A Message from the Dean
Made For TV
Law School is One-Stop Shop for Clerkships
In Career-Defining Case, Adelman Put Hinckley away
At Reunion, Sadler Flashes Back 40 Years
The Brief
The Board of Overseers
Faculty News & Publications
Alumni Briefs
In Memoriam
Case Closed
1 - 2 - 3 - 4

Made For TV: Profiles
Among the financial cognoscenti, Mark Haines is a cult figure, the sardonic, but well-informed host of "Squawk Box" CNBC’s signature weekday morning show. While others may watch Katie Couric talk to families of escaping brides or Regis Philbin banter with the latest sitcom rage, those Wall Street in-the-knows are glued early mornings to Haines' wit-laced grilling of sometimes unwary CEOs.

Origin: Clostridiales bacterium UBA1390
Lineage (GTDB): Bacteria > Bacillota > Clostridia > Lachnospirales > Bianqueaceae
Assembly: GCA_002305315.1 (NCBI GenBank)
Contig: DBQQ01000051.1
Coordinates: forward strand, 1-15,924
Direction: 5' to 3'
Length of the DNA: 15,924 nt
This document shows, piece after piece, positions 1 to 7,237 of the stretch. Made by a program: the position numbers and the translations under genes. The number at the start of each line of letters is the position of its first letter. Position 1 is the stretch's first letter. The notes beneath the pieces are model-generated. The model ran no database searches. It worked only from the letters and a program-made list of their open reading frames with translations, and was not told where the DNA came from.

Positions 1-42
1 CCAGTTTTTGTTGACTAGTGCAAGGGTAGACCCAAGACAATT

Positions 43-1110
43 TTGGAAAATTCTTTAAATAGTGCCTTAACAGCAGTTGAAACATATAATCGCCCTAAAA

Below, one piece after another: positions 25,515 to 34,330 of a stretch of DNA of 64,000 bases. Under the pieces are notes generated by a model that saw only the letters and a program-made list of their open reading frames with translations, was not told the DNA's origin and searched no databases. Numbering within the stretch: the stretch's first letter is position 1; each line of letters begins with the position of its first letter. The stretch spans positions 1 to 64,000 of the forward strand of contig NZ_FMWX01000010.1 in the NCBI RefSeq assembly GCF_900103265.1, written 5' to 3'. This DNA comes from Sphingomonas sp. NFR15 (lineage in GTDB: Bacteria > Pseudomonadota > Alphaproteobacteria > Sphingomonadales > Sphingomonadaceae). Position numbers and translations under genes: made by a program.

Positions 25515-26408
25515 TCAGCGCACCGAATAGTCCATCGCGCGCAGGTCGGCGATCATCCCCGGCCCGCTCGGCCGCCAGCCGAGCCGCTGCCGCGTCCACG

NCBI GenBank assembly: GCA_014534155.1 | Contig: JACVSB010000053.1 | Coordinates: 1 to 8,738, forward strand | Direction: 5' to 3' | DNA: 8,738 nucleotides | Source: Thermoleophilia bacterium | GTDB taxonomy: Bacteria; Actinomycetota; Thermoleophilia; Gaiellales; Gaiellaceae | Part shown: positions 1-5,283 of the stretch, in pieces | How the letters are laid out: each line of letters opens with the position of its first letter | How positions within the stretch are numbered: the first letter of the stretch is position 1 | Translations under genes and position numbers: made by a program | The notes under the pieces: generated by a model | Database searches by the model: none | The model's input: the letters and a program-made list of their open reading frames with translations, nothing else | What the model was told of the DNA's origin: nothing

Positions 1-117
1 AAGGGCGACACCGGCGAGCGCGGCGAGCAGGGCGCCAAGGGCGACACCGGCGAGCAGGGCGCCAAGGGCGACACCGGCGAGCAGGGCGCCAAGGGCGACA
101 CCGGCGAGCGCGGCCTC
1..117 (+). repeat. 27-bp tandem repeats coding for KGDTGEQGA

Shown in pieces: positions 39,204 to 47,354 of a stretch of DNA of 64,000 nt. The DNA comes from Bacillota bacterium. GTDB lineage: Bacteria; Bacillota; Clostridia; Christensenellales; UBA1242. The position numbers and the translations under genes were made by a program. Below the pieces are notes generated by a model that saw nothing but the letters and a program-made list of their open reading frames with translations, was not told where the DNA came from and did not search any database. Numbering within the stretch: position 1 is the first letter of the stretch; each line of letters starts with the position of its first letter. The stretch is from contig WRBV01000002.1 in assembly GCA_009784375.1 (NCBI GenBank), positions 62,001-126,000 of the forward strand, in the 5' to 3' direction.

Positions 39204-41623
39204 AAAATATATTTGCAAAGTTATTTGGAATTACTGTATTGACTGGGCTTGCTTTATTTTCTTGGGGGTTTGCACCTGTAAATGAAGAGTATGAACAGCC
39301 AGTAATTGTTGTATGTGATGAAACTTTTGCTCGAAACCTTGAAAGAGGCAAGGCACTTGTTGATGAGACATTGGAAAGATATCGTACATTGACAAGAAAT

When he was in his middle 30s, though, Haines was hungering for a career change. He had become an itinerant local TV news anchor, moving from WPRI in Providence to WABC in New York to KYW in Philadelphia. KYW’s ratings were miserable and morale was lousy. It was the mid-1980s and Haines figured he had one good mid-life crisis move in him.

"I was burned out and fed up and I knew the place I was working wasn’t good for my mental health," said Haines. "I always had it in the back of my mind that I wanted to apply to law school. I had done it in 1969 soon after graduating from college, but I didn't get in. I figured, 'This is the time'."

He told virtually no one at the station that he was taking the LSATs, on which he did well. By fall, he left what most would consider a glamorous and lucrative TV anchoring career for the grind of law school, starting at Rutgers-Camden before transferring to the University of Pennsylvania for his second year.
  Next Page